Phone banking offers financial career entry
Changing patterns of customer behaviour mean that major banks are putting new emphasis on their phone banking operations. Account holders may have less need to visit local branches for routine transactions, but it is still important to maintain personal contact with existing clients to resolve problems and, if appropriate, suggest investment ideas.
As a result, there is steady demand for young, outgoing candidates keen to learn the banking business and build a long-term career in the sector.
Employers such as HSBC generally promise extensive training, performance-based rewards, and fast-track promotion for individuals who consistently meet targets. This can see new joiners rising to management positions and running their own teams in under four years. And after a certain point, the way is usually open to switch to other areas such as relationship management or branch operations to allow for further career development.
Potential phone banking recruits looking to join one of the larger organisations in Hong Kong should meet certain criteria. Typically, they must be confident about conversing in Cantonese, Putonghua and English, have a positive outlook, and be willing to learn.
When hiring, employers tend to stress that personality can count far more than strictly academic qualifications. Doing well requires an upbeat attitude and the determination to achieve set goals. For example, the performance of those assigned to sales-related duties rather than handling service inquiries, will be gauged against clear weekly or monthly targets.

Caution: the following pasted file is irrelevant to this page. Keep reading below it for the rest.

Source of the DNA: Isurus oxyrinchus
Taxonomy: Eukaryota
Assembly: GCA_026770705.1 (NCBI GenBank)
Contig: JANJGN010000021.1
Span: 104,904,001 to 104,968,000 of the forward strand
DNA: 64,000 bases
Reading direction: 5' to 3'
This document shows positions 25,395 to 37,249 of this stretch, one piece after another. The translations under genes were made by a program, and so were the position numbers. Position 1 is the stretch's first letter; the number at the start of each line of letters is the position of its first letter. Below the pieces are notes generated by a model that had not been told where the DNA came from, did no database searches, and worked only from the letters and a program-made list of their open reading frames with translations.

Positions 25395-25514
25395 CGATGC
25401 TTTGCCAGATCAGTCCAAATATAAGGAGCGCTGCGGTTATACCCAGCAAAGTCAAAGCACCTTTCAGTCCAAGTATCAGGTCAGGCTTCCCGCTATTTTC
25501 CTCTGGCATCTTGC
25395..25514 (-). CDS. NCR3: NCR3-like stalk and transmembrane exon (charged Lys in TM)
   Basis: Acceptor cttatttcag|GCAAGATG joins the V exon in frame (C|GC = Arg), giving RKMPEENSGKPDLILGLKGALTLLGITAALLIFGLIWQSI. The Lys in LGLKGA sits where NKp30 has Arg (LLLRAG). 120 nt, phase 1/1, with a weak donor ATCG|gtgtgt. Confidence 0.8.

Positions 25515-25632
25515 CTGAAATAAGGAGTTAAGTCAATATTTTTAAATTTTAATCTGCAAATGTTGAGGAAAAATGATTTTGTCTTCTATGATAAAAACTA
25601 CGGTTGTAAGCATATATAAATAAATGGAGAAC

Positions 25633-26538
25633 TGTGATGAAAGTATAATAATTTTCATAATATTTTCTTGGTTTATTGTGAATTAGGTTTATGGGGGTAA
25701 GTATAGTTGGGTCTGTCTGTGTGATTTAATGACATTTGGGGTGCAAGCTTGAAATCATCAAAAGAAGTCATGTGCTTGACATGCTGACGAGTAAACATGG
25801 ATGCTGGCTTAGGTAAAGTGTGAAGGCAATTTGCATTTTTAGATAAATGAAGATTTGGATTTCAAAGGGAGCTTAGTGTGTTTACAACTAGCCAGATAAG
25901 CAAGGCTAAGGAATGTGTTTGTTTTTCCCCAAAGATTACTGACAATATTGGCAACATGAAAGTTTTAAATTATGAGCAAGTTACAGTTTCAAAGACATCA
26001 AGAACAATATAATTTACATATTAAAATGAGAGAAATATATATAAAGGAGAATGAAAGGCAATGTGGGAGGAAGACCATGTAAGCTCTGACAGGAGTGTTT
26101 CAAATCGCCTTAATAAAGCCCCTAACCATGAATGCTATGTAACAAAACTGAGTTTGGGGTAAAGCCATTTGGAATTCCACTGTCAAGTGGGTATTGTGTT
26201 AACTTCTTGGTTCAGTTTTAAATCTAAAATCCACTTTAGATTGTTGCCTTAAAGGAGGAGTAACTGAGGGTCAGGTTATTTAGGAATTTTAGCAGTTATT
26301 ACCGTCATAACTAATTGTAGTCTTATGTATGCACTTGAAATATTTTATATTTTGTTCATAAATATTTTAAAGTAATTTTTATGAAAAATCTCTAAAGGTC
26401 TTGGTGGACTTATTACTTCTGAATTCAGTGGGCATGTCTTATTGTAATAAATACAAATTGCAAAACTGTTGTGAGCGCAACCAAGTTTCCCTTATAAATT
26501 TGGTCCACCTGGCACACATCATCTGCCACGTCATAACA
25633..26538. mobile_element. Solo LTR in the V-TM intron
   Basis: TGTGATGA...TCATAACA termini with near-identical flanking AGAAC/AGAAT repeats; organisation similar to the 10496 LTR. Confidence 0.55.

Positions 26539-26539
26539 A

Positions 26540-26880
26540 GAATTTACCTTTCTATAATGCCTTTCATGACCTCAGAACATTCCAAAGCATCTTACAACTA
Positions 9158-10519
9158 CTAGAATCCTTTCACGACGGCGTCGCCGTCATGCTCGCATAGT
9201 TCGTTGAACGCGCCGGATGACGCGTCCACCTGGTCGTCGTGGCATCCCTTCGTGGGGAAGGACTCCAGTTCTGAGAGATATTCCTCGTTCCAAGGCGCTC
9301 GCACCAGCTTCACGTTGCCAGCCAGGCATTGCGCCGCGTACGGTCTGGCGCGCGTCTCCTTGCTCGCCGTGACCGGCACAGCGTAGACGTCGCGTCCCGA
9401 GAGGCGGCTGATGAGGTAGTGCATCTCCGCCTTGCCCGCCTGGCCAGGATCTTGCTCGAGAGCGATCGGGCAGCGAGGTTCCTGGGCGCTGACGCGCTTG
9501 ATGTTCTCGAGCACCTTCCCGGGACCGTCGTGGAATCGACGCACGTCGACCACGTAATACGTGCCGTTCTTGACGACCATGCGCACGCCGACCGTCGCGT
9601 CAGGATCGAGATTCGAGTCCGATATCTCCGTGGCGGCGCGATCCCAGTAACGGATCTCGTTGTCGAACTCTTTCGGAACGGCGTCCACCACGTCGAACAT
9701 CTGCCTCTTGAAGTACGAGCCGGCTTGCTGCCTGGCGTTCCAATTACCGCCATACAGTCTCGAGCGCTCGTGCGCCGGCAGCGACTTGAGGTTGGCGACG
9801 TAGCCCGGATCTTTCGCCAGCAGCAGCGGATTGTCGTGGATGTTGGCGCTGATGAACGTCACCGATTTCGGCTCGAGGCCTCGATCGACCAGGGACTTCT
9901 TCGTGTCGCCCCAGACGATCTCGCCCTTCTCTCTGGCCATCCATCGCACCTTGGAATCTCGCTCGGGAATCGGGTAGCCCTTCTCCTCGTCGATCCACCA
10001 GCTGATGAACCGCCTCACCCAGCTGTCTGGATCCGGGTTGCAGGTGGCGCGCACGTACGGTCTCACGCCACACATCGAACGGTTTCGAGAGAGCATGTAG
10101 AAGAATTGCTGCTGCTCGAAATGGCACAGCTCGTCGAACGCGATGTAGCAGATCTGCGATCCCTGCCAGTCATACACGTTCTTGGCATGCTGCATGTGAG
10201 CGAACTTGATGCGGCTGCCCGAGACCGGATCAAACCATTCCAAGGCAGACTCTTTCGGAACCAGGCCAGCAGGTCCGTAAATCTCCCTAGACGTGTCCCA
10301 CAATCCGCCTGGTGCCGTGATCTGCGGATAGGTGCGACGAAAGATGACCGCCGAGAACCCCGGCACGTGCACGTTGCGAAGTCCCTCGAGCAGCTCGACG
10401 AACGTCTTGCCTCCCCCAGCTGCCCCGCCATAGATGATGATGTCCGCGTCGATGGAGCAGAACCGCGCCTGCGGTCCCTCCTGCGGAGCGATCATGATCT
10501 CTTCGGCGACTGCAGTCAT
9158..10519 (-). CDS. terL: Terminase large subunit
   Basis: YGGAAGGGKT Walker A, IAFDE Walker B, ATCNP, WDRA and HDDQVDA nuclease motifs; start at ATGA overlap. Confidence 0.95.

To give the requisite support, major banks can be expected to arrange up to four weeks' induction training. This will cover key features of their main investment and insurance products, as well as basic banking procedures and preparation for any necessary licensing examinations.
Tailoring things for phone banking recruits, there are also likely to be numerous role plays. These introduce a range of common situations and show how best to deal with different types of customers. There is a need for excellent listening skills and ways to develop a conversation.
Obviously, these are the key skills for anyone whose success largely depends on discerning likely customer needs, defining them more closely, and then discussing investment options.
For many applicants, phone banking is drawing more attention as the area to kick off a career in finance. Comprising mainly under-30s, the work environment is friendly, fast-moving and supportive. And in most organisations, incentive schemes are tied to results, meaning that ambition and ability are more likely to get their due rewards.